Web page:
The ’thinking framework’ is relevant for all children’s services organisations. It can be used by staff at all levels, irrespective of their professional training or agency background. For 12 years we have applied the framework successfully in different English and Welsh local authorities. The framework builds on the Matching Needs and Services planning tool, designed originally by the Dartington Social Research Unit and which we helped develop, test and promote when working there.
The framework is based on four concepts that are used in sequence:
Need is a familiar concept to children’s services practitioners. The needs-led, outcome-focused framework helps practitioners to use the concept in a very particular way. It moves them away from describing need:
Instead, needs are described in more specific terms, as in:
This precision in describing need increases the chances of developing interventions that will address the specific needs of each child and of relevant family members.
For the commissioner, this specific approach to describing need makes it possible to use aggregated information from individual assessments to map the broad range of needs (or Need Groups) that will inform decisions about the local services that should be in place. The aggregation process, a key feature of the methodology, is described later.
It is important to reach an understanding about the seriousness of needs identified because the nature, extent and timing of an intervention should be based on a judgement about that seriousness. This judgement is made by predicting the consequences for the child of not meeting the needs that have been identified.
Determining the likely consequences of not addressing specific needs – including taking account of both positive and negative factors in the child’s life – makes it much easier to explain to families the concerns that professionals have, to apply this approach to listening to what families are concerned about now and for the future, and then devise plans that are understood by everyone.
The concept of seriousness supports a better understanding of the cumulative impact of a range of possibly low-level needs on a child or parent and the consequent need for targeted early intervention. Equally, it helps ensure that those children for whom predicted outcomes are likely to be extremely poor can receive help that is sufficiently intense or sufficiently long. Thinking in this way also enables commissioners and service providers to have informed discussions about thresholds for intervention, to help ensure that families do not fall through the net of local services. Likewise, practitioners and service planners have found the concept of seriousness more useful in determining thresholds than the more traditional tabulations of levels of need.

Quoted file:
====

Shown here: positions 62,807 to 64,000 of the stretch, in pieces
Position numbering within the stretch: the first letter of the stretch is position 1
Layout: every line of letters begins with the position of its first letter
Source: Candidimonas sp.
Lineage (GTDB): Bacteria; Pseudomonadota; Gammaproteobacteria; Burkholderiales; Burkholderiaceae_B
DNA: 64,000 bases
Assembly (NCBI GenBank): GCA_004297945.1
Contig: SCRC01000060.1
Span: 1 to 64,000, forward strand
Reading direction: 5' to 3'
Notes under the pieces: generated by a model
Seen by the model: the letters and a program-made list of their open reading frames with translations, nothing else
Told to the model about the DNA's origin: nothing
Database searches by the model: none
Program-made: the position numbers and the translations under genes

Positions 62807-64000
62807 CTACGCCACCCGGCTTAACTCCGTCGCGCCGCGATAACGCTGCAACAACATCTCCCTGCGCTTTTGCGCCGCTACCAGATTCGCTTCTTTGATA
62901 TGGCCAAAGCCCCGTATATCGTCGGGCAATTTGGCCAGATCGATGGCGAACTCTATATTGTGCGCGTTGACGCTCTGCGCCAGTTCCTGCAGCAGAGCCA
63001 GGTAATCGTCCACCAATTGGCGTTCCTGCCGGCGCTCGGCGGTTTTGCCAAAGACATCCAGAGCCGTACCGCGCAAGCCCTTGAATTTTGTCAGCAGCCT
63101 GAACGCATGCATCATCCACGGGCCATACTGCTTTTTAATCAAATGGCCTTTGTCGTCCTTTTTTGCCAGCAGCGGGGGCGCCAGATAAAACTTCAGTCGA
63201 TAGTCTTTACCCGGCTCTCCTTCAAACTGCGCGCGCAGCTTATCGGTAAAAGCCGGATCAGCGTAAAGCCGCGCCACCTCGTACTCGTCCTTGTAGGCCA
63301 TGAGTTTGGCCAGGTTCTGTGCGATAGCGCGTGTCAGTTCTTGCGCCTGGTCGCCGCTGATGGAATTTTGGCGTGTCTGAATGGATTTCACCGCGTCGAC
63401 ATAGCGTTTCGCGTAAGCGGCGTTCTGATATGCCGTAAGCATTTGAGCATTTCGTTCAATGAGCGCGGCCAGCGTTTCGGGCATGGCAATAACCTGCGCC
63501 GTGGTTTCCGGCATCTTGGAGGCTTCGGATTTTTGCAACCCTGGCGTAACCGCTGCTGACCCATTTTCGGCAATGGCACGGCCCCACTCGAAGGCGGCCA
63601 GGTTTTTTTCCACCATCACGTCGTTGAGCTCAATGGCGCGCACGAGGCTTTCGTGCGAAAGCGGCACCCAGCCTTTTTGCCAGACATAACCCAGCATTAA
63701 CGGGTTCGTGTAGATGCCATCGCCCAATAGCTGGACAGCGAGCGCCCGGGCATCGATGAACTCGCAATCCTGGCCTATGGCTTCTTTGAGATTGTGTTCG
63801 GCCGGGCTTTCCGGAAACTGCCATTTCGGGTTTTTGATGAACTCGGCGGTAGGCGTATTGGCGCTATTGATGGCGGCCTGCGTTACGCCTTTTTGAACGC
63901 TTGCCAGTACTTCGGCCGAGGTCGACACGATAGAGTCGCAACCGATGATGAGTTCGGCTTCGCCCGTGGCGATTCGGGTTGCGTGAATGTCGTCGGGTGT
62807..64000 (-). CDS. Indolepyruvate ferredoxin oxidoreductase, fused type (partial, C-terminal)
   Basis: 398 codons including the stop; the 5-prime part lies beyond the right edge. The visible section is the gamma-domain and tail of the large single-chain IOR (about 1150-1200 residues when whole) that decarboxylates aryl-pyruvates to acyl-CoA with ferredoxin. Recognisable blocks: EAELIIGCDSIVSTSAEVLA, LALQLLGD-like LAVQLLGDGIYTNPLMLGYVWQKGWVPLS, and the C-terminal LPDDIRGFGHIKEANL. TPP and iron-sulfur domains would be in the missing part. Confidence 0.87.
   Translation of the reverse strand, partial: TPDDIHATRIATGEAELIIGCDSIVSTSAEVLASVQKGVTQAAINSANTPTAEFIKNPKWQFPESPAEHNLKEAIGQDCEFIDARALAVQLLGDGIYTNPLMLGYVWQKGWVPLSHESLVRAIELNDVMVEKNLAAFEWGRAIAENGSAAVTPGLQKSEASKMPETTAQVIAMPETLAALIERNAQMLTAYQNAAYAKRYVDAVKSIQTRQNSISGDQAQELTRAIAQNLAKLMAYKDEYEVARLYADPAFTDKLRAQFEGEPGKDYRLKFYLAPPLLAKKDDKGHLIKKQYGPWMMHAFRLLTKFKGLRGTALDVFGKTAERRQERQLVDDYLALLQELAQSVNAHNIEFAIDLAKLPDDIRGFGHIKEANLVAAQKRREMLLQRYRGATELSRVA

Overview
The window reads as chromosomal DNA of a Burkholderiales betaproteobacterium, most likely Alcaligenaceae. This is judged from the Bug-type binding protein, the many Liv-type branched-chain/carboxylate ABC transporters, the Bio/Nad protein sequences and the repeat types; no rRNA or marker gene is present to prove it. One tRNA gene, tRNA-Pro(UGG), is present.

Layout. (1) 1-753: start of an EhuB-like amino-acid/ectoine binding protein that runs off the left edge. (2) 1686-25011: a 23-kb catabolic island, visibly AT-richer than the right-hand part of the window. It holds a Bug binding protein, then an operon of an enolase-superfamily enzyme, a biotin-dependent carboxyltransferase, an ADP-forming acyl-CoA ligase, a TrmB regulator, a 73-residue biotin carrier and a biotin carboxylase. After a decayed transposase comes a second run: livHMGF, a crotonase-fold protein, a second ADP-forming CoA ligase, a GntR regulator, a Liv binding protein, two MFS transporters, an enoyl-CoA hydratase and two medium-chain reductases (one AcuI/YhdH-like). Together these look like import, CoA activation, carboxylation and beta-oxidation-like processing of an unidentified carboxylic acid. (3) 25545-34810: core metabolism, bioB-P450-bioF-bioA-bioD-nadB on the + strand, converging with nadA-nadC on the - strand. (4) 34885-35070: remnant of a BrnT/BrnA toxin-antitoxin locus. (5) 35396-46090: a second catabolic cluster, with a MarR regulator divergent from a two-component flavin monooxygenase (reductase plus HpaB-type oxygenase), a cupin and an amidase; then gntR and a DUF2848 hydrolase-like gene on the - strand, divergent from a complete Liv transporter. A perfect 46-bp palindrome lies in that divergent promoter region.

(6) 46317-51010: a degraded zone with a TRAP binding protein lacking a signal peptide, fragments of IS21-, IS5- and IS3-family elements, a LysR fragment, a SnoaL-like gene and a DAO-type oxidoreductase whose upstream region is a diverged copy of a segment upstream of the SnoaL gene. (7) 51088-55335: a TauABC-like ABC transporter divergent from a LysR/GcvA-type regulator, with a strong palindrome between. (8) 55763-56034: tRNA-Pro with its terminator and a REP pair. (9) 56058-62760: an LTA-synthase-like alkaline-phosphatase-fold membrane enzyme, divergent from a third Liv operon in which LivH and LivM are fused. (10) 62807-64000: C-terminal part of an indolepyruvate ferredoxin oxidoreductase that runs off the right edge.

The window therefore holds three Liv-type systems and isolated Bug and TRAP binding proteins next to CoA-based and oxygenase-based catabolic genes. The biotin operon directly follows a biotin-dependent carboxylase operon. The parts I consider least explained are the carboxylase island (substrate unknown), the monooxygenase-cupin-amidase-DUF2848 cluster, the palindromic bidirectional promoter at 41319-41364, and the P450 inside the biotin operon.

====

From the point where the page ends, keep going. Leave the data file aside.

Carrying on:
Desired outcomes have to be realistic, based on what we judge it might be possible to achieve, given the nature of a child’s needs and the seriousness of those needs. Outcomes must also be clear and specific, and they must relate directly to decisions about the stages of work needed for addressing the particular needs identified.
Only when there is clarity about need, seriousness of need and desired outcomes is it possible to spell out the work that is most likely to address those needs and achieve those outcomes. At this stage, decisions can be made about which professional is likely to be most effective in working with this particular child and family.
We have seen how the framework can change the way practitioners and their managers think and behave.
A Locality Team Manager put it like this:
“The work we did with RyanTunnardBrown has led to a real culture change in the team.
We’re constantly saying ‘let’s look at this using the Framework for Thinking’. The framework is the basis for all the work we do and, as a result, I think that our plans really are needs-led. Families are much clearer about what we are trying to achieve, and everyone knows what the worries are and what will happen if we can’t bring about the changes we want. I’ve noticed, too, that workers now come to supervision ready to discuss the story and hypothesise about what the child’s needs might be. I’m proud of the assessments we do and, most important of all, we are much more effective. Here’s a recent concrete example.